FAO#28 (Cornershop, Fredrik and Samson & Delilah)

Although one-off singles and EP oddments were the original impetus behind this on/off/on column, albums have continued to rule the review-writing roost.  Despite assertions that the album is a dying art form there seem to be more of them than ever released week-upon-week, with barely any seasonal breaks.  Digital downloads also promised to kill off physical singles and EPs, yet the market for them continues to sustain itself for dedicated music fanatics who prefer smaller collectable doses or need between-LP fixes.  So, without further proselytizing on the subject of musical formats, here are three freshly-squeezed short-players worthy of examination.

CornershopThe Battle Of New Orleans EP (Ample Play, CD)

Cornershop - The Battle Of New Orleans EP

If last year’s comeback album – Judy Sucks A Lemon For Breakfast – was somewhat lacking in stocks of humour, diversity and all important sonic squelching, then this four-track precursor to another Cornershop album (due around February) certainly makes an admirable attempt refill those temporarily deficient shelves.  Thus “Houston Hash” brings in an irreverent mix of squelchy layered slow-funk and a very handy read-out recipe for those fond of traditional American trucker food; “Soul School” (from Judy Sucks A Lemon…) returns in much niftier remixed form; Lonnie Donegan’s “The Battle Of New Orleans” gets a joyful sitar-framed makeover; and the wordless “Lynndie England” eases us out of the short but sweet selection with some laidback wah-wah, balmy keyboards and a steady almost Neu!-like rhythm track.  If these four unqualified pleasures are any indicators for the directions of the forthcoming LP, we could be in for an eclectic aural banquet fit for truck drivers and lovers of genre-melding alike.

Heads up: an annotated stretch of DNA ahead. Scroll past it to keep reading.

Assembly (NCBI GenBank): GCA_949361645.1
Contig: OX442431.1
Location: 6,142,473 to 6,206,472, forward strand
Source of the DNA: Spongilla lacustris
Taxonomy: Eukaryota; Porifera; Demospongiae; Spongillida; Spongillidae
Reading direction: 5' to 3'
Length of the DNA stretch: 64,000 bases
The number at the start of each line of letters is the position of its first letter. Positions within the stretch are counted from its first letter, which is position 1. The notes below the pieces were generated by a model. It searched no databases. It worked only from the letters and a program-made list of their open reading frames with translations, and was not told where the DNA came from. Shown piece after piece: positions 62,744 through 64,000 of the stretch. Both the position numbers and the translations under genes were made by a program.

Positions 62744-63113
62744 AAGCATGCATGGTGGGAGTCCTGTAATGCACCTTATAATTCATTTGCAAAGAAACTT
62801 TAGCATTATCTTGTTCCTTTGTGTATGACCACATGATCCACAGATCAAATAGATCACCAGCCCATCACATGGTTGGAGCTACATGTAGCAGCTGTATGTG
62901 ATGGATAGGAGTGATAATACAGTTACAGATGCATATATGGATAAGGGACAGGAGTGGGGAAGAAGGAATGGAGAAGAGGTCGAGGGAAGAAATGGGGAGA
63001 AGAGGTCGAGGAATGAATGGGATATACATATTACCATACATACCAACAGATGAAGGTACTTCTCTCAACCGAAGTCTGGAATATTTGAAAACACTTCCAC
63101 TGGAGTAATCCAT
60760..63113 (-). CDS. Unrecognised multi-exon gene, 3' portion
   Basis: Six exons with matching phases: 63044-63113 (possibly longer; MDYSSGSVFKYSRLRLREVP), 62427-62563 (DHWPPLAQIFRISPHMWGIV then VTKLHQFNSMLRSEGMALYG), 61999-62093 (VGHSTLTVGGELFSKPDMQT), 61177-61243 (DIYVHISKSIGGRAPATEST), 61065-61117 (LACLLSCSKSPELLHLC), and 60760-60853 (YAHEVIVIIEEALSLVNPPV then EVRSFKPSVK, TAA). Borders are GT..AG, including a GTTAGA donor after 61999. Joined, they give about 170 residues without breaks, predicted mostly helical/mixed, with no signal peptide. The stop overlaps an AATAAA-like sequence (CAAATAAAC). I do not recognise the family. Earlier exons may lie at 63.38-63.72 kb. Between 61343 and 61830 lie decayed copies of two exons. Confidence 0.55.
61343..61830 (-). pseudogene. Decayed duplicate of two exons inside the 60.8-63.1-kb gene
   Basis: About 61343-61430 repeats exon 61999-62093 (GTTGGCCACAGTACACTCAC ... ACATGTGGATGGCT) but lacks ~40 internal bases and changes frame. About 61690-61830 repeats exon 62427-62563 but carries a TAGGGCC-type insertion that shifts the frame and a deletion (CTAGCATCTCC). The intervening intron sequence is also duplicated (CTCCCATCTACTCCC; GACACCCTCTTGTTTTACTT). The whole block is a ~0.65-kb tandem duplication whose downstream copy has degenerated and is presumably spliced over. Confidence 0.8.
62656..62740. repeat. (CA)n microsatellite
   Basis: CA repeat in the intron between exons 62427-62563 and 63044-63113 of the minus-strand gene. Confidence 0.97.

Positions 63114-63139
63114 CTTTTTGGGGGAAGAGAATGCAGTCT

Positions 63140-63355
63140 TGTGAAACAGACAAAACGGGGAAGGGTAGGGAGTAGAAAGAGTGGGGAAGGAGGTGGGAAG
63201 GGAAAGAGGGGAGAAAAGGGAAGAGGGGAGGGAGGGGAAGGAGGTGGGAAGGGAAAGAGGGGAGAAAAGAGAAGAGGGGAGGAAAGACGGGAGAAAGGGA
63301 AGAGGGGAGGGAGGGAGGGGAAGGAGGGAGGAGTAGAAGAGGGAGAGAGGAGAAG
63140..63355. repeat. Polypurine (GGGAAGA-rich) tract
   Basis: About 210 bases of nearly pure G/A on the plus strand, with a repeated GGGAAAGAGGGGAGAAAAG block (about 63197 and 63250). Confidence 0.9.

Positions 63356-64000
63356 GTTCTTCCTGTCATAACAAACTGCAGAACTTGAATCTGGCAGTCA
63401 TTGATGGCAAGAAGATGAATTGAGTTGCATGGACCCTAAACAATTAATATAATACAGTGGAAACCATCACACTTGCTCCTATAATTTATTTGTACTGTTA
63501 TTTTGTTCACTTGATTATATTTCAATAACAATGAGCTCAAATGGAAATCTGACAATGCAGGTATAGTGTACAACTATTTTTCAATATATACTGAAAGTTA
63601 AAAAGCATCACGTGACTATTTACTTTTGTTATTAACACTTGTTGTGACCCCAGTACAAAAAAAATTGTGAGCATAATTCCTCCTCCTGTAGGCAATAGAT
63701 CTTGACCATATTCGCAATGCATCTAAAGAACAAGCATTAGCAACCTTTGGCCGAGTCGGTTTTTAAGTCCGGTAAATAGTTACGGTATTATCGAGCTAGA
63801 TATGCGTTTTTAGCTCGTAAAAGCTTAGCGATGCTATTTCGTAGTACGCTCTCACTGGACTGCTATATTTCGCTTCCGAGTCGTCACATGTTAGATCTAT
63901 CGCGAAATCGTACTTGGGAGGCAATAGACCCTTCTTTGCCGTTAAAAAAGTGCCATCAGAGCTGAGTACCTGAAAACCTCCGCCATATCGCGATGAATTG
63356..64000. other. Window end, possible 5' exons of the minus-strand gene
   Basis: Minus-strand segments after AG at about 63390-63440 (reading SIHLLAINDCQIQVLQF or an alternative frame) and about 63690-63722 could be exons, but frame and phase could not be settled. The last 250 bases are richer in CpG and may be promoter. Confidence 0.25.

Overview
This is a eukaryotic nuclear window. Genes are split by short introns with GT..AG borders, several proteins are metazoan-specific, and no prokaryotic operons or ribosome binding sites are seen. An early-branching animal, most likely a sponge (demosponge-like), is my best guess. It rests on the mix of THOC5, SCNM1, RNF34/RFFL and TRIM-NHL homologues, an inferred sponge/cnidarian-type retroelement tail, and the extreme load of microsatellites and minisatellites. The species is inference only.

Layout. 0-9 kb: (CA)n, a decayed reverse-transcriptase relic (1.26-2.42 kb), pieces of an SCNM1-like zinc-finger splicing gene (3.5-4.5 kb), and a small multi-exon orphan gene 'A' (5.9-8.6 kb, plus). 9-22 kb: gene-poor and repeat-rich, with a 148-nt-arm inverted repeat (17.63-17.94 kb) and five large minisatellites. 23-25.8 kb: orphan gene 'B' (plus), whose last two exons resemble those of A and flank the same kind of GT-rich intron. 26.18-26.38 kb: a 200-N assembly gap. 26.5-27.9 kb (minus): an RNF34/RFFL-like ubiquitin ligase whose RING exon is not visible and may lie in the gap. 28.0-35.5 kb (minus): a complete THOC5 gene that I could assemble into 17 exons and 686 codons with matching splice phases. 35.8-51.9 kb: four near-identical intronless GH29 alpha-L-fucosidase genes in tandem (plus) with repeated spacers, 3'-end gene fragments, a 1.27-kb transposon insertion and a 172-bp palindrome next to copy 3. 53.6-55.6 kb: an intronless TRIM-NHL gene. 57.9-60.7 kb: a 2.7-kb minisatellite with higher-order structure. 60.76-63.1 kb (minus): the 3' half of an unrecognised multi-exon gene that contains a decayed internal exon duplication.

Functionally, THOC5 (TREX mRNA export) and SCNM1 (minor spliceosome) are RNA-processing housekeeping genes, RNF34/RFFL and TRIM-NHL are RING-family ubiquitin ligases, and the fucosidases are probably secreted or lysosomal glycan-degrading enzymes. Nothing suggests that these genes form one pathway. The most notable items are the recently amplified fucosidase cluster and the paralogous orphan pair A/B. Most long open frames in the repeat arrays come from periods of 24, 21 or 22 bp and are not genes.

FredrikOrigami EP (The Kora Records, 7” with download)

Fredrik - Origami EP

Now enhanced to a three-piece – with the addition of multi-instrumentalist and vocalist Anna Moberg – since the release of the sublime Trilogi album earlier this year, Nordic post-folkers Fredrik return with a three-track 7” that reveals another alluring progression.  Taking the otherworldly atmospheres of Trilogi into more sensuous and indeed more feminine directions, the trio of tracks spread across the two grooved plastic sides may sound a little transitional in character, but they still sustain and build upon the group’s charms.  The wintry yet warming “White On White” blends interwoven choral vocals with meticulous percussive intricacies; “Dance Of The Peacock Phantom” adds more rustic guitar figures and brass to mix in with the co-ed vocals and shifting rhythms; and the wonderful wordless “ABC” rounds things off even more mysteriously with ghostly shades of Dead Can Dance being redolent in its mordant beats and chimes.  As with Cornershop’s EP, this bodes well for the ensuing long-player, due in March of next year.

Samson & DelilahBlack Dog EP (Little Red Rabbit Records, CD/download)

Samson & Delilah - Black Dog EP

Yet another 2011 album path-maker, this three-track CD picks-off unpretentiously where 2009’s promising eponymous Samson & Delilah debut LP left-off.  With the opening titular-cut (also on the soon-to-come And Straight On Till Morning album), the duo-led Manchester group tap into summery Green Man Festival-friendly uplift with a gleeful folk-pop stomp, which is most welcome as a Siberian chill surrounds this listener’s Victorian dwellings.  The two nominal b-sides cast a less euphoric penumbra but are no less likeable in showcasing Anna Zweck’s plaintive Vashti Bunyan-influenced fragility (“Orchid Soul”) and Sam Lench’s more sorrowful side (“Proud Of You”).  Together the three pieces don’t profess to change the world but they do provide some vintage rural comfort in the midst of our tumultuous urban-domination times.